The NIC was founded by M.K. Gandhi, then a mere barrister yet to attain the stature of a Mahatma, on August 22, 1894. It was admittedly an exclusively Indian organisation geared to protect and advance the interests of Indians, indeed the trading community, in the province of Natal. Gandhiji’s struggle involving peaceful resistance and petitioning was always addressed to the British rulers from whom, as “a loyal subject of the empire,” he expected justice and fair play. A decade after Gandhiji returned to India, the NIC, along with the Transvaal Indian Congress (TIC, formerly the Transvaal British Indian Association) and the Cape British Indian Council (later Cape Indian Congress), formed the South African Indian Congress (SAIC), though the NIC and the TIC retained their individual identities.
The NIC, which led the Passive Resistance campaign of 1946 that was to be the model for the peaceful stage of the ANC’s protests, also took part in joint struggles with the ANC in the Defiance Campaign of 1952, in the years following the coming to power of the National Party in May 1948, marking the refinement of the British policy of segregation into institutionalised apartheid — the highest stage of colonialism, South African style, and a higher state of resistance to it than mere passive resistance.
The SAIC became part of the Congress Alliance led by the ANC and included the South African Coloured People’s Organisation as well as individual (white) communists who, with the banning of the Communist Party of South Africa in 1950, had no political organisation of their own and so constituted themselves as the Congress of Democrats. This Congress Alliance effectively led the peaceful protest against apartheid till 1960, when, following the Sharpeville massacre, the ANC and other people’s organisations were banned. It played an important role in organising the Congress of the People (Johannesburg, June 25-26, 1955) that adopted the Freedom Charter, a foundational document of the liberation struggle. The date of its adoption, June 26, is now formally inscribed in the country’s official calendar as Freedom Day.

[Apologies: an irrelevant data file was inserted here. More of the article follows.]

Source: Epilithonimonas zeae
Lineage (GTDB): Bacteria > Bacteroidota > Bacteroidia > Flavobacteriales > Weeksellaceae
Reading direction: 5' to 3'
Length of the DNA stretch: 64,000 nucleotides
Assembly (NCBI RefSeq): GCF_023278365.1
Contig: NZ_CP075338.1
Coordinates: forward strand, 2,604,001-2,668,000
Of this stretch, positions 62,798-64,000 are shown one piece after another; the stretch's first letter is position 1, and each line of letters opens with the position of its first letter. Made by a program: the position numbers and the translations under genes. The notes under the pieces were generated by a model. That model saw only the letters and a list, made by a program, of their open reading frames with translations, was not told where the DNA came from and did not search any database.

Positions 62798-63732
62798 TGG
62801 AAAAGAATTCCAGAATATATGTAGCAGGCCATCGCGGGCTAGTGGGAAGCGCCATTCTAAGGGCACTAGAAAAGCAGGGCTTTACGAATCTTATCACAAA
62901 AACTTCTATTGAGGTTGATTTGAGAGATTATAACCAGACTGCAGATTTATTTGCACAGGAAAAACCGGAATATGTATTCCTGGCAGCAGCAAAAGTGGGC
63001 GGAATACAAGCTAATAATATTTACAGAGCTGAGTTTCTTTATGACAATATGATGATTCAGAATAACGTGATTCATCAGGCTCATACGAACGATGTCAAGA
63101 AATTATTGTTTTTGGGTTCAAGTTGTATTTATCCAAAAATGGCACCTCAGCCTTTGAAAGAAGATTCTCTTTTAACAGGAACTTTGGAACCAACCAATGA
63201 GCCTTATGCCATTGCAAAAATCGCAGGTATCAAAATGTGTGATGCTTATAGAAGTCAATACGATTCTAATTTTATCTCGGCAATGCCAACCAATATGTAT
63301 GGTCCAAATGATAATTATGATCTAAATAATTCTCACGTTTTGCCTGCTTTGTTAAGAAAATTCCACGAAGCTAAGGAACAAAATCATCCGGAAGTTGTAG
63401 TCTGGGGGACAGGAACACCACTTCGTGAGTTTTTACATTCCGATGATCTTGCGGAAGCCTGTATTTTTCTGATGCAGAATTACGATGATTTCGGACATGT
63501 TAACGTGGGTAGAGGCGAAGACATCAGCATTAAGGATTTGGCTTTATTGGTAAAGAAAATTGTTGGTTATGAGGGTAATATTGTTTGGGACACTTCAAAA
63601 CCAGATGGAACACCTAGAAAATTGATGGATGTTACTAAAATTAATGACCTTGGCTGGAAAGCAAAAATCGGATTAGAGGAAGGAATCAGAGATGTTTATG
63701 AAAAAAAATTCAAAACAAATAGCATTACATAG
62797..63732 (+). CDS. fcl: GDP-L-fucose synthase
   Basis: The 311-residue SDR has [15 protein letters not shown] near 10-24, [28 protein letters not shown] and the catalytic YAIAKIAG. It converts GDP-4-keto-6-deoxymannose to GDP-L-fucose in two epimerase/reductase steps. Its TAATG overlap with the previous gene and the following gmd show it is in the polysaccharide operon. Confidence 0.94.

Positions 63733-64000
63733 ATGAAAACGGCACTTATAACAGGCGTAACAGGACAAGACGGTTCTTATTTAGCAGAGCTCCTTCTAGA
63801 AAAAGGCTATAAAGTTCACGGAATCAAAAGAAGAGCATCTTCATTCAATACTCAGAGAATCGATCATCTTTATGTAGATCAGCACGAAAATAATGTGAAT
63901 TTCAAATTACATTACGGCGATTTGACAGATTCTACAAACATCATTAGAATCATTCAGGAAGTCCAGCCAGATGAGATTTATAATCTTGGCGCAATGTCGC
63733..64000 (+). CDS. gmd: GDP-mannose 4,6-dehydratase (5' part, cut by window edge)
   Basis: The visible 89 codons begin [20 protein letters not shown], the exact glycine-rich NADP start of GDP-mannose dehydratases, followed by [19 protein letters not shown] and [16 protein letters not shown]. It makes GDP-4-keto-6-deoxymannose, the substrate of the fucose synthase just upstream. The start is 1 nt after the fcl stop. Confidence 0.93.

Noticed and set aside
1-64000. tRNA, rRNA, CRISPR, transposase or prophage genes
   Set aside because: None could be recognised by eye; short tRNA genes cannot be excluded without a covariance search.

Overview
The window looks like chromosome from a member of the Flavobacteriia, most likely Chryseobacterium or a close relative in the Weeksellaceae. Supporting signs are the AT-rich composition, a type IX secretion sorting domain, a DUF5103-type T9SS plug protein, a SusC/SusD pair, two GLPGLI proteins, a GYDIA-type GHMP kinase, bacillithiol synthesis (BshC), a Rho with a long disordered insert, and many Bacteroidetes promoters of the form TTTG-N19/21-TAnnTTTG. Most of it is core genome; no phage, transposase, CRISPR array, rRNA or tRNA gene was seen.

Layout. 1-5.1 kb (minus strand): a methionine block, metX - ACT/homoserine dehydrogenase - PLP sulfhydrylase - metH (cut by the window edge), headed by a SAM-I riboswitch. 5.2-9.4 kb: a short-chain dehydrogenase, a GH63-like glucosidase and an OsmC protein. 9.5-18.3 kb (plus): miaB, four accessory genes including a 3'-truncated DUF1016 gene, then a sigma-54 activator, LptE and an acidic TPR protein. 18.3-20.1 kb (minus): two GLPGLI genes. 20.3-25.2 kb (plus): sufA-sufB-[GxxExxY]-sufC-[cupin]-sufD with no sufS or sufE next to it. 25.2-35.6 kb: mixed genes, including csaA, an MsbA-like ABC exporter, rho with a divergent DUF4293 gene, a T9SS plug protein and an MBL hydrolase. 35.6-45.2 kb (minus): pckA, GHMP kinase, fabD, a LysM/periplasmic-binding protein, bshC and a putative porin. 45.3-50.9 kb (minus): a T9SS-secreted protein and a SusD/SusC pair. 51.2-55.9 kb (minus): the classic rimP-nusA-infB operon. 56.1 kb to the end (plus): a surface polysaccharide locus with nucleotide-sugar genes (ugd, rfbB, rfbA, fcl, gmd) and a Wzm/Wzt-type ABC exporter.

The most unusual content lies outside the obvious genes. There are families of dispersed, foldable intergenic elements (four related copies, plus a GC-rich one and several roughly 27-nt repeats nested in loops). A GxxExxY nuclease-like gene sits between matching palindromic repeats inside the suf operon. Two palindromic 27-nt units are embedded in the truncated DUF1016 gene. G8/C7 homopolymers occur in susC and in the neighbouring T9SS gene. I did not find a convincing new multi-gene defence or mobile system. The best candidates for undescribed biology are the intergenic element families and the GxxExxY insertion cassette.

With the revival of internal resistance following the Soweto uprising, Indian participation in democratic structures like the United Democratic Front and the Mass Democratic Movement also revived. Its most notable contribution to the struggle during this period was the mobilisation of opposition to moves by the apartheid regime to co-opt the Indian community like the South African Indian Council, a nomenclature deceptively similar to the SAIC and, more materially, to the tricameral parliament that envisaged and indeed brought into existence an exclusively ‘Indian’ parliament called the House of Delegates.
The point of recalling this history is that once the NIC and the TIC made a common pact with the ANC with the signing of the famous Dadoo-Naicker-Xuma pact (TIC-NIC-ANC) of March 1947, the very rationale of a separate political mobilisation along race lines disappeared. Nevertheless, while joint struggles were launched, the organisational structures continued to exist separately because of the peculiar exigencies of the South African situation. Given the reality of strict racial segregation in colonial South Africa under the British, all political mobilisations by the oppressed who together constituted an overwhelming majority were necessarily sectional. Their ideologies too were sectarian.
Indeed, even the ANC with its commitment to non-racialism was in practice an exclusively African organisation for the first 57 years of its existence though almost from the very beginning its support base was broader, more inclusive. It was only at its second Consultative Conference at Morogoro, Tanzania (April-May 1969), that the ANC admitted to its general membership non-Africans; and another 16 years had to pass before it resolved at the third Consultative Conference at Kabwe, Zambia (June 1985), to allow non-Africans to serve on its executive, that is in leadership positions. That such exclusivism persisted in the ANC for nearly 14 years after the adoption of the Freedom Charter, whose very first formulation proclaimed that “South Africa belongs to all who live in it, black and white…,” is just one of the complex verities surrounding issues of race and class in South Africa.